During the years 2010 to 2015 the EUD has worked on stabilizing membership growth in its territory. In 2010 the membership was 177,668; at the end of 2014 the membership grew to 178,460—a net growth of 792 members. While this is not dramatic growth, we are thankful for each person who decided to follow Christ. We praise God that 19,936 persons have joined the church through baptism. During these five years 20,530 people transferred in, while 21,458 members moved away.
During this last quinquennium the EUD has undergone a reorganization process. In December 2011 the African and the Asian countries of the EUD were attached to the newly organized Middle East and North Africa Union (MENA). As a consequence, the name of the Euro-Africa Division was changed to the Inter-European Division (still recognized as EUD).
Through statistical studies and other evaluative efforts the needs of the church in Europe have been identified. Youth and children’s programs, health initiatives, and family and education initiatives have increased significantly to address these needs.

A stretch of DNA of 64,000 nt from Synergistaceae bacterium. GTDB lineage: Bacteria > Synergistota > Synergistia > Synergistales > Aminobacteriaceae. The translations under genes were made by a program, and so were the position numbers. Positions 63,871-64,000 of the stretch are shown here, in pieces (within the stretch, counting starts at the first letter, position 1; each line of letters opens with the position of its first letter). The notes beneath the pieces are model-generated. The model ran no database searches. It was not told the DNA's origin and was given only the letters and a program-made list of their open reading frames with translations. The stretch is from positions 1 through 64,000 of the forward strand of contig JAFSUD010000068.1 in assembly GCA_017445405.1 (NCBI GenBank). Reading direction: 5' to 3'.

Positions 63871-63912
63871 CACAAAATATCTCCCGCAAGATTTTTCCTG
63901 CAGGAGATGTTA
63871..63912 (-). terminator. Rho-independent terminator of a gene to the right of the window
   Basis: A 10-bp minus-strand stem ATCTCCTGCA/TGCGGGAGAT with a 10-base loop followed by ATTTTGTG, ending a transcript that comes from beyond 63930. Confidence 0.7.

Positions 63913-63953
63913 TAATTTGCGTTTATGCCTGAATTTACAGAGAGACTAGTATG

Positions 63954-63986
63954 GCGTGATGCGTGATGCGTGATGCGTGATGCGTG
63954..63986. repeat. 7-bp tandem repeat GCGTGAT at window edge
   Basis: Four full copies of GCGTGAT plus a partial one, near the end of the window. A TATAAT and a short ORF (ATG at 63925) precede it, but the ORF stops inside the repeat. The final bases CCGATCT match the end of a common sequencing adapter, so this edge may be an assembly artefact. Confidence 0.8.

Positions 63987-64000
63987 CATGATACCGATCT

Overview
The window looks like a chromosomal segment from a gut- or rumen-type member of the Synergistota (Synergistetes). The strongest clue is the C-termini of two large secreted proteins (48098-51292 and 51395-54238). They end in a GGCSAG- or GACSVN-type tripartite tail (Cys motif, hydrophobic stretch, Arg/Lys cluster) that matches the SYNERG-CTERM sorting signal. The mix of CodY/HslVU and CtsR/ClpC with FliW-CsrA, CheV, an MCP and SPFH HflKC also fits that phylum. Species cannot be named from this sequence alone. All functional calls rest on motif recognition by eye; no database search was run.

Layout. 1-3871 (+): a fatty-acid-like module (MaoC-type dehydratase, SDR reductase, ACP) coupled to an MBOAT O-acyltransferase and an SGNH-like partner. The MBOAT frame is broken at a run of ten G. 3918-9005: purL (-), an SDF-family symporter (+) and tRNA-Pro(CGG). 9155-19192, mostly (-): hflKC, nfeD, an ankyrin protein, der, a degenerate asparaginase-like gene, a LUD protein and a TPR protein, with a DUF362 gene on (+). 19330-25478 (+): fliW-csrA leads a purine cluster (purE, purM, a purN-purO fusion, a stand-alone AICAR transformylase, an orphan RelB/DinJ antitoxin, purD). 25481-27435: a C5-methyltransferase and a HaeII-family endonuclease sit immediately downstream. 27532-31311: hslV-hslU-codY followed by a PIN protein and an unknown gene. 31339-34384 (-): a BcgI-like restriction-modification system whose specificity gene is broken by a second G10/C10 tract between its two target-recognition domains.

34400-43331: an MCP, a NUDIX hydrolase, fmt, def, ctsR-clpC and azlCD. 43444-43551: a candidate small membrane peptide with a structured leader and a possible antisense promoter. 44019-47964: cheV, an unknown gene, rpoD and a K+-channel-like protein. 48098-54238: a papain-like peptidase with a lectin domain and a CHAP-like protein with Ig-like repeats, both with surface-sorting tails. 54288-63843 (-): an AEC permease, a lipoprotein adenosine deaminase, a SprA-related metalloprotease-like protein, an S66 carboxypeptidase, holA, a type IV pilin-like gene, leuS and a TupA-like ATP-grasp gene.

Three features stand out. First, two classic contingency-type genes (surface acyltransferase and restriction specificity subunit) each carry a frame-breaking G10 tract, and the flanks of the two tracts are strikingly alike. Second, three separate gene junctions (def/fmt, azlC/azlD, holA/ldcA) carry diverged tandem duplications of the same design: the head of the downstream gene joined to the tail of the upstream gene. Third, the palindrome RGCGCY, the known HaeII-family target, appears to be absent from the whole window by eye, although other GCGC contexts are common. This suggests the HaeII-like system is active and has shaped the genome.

A strong increase has also been recorded in the number of young people dedicating time for volunteer service in Europe and abroad. Retiring missionaries have been replaced, and others have enrolled to serve in mission fields. Today leaders and church members in the EUD are bet
ter educated and more informed. We pray that their personal commitment to God, to His church, and to His mission may also increase.
The spirit of sacrifice that Christ modeled in His own life motivates us to follow His example. In order to reach the population in the countries of the EUD with the message of God’s love and His second coming, a relatively small membership has to make huge sacrifices. We thank God for the ongoing commitment of church members in the EUD to support the mission of the church with their tithes and offerings.
Since 2008 the effects of the financial crisis have substantially impacted the Adventist Church in the EUD. Nonetheless, during the quinquennium tithe income grew by 4 percent, up to almost 103 million euros, which is about 6 percent of the world tithe (based on 2013 figures).
While tithe in some unions increased as much as 18 percent, the tithe in other unions, especially in Italy, Portugal, and Spain, dropped as much as 16 percent. We are thankful that with God’s help the EUD has been able to help the unions involved in coping with that situation. We know that the financial crisis is not over, and we are depending on the guidance of the Holy Spirit to help us navigate these difficult times.